Strategic skills needs in the financial services sector: A report for the National Strategic Skills Audit for England 2010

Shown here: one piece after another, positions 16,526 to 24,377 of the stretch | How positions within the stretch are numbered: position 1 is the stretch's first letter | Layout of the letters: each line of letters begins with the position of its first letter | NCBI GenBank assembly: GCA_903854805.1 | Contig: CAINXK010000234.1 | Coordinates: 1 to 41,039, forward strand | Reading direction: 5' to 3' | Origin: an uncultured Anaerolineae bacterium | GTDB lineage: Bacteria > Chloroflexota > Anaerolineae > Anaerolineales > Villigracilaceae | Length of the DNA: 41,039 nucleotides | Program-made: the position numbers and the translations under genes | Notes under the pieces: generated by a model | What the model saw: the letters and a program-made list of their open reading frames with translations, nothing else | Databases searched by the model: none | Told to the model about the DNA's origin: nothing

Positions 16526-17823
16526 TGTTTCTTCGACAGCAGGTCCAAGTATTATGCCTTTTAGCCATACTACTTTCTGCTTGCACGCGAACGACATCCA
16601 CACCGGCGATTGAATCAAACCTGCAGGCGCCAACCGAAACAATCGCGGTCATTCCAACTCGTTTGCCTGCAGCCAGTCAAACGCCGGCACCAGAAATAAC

The aim of this study is to provide an assessment of the skills needs in the financial services sector to 2020 in support of the National Strategic Skills Audit for England 2010, undertaken by the UK Commission for Employment and Skills. This report presents the findings of the assessment which, while discussed in further detail below, are that; • Between 1998 and 2007 industry output doubled, but employment increased by only 2.2 per cent. Since then total employment in financial services is estimated to have declined between 5 per cent and 10 per cent; • In the coming decade all the drivers of change, such as increasing levels of regulation, the need for efficiency, consumer demand and globalisation are pointing downwards. In our view, overall employment is unlikely to return to 2007 levels in the next decade and could remain significantly lower; • Historically there have been certain skills gaps and shortages in particular in retail banking, and in retail and wholesale insurance. While some of these gaps and shortages may persist, others such as risk management and compliance skills and actuaries will come to the fore; • Regulation could limit the freedom of banks to innovate. This could result in polarised banking business models, with some banks focusing on core retail banking services, generating lower but more stable returns, while other niche providers serve clients willing to take greater risks; • Efficiency will be paramount in retail financial services as companies look towards recovery and the need to restore margins and profitability. There will be continuing job losses due to branch closures and moves towards more efficient distribution channels, and; • As emerging economies become more important, client-facing front-office functions in wholesale markets will need to be established close to international clients. As emerging economies grow in importance and develop their infrastructure, further middle-office activities may follow.